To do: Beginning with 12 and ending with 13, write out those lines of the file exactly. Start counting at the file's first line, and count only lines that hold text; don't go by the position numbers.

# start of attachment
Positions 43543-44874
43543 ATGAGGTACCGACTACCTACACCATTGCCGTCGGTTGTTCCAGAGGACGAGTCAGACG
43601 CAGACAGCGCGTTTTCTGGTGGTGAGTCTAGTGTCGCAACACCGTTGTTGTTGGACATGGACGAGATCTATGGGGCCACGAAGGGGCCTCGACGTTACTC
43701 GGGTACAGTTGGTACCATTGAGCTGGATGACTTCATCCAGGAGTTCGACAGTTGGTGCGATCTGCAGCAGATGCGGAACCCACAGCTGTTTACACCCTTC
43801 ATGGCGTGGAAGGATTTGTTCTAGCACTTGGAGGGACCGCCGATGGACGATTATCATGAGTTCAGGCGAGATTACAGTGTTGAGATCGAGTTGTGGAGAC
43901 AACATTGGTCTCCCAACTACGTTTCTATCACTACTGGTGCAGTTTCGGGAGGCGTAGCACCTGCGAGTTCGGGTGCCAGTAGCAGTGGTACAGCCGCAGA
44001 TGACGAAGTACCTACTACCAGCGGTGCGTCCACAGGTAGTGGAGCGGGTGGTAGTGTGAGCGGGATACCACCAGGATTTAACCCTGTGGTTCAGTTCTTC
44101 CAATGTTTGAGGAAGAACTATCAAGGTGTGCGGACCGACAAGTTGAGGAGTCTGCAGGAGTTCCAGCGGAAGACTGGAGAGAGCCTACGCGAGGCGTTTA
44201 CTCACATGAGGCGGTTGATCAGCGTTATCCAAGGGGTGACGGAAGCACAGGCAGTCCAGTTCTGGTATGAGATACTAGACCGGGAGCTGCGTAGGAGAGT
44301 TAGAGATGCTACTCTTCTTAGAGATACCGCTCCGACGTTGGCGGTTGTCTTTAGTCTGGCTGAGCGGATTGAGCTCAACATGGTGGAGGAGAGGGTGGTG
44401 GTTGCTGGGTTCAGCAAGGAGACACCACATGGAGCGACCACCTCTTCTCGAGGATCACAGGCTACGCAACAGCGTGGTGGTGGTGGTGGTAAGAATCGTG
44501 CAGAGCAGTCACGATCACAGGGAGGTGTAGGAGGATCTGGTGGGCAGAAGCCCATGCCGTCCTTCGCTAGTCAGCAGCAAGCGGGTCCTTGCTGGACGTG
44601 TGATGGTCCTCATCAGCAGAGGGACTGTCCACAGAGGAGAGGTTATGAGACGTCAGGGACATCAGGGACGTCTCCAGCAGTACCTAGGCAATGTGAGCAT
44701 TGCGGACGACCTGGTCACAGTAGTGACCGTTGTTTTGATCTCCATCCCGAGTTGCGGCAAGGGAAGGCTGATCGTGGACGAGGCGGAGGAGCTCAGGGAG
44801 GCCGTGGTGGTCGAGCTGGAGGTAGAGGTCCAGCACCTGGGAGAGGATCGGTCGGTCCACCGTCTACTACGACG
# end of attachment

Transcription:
44501 CAGAGCAGTCACGATCACAGGGAGGTGTAGGAGGATCTGGTGGGCAGAAGCCCATGCCGTCCTTCGCTAGTCAGCAGCAAGCGGGTCCTTGCTGGACGTG
44601 TGATGGTCCTCATCAGCAGAGGGACTGTCCACAGAGGAGAGGTTATGAGACGTCAGGGACATCAGGGACGTCTCCAGCAGTACCTAGGCAATGTGAGCAT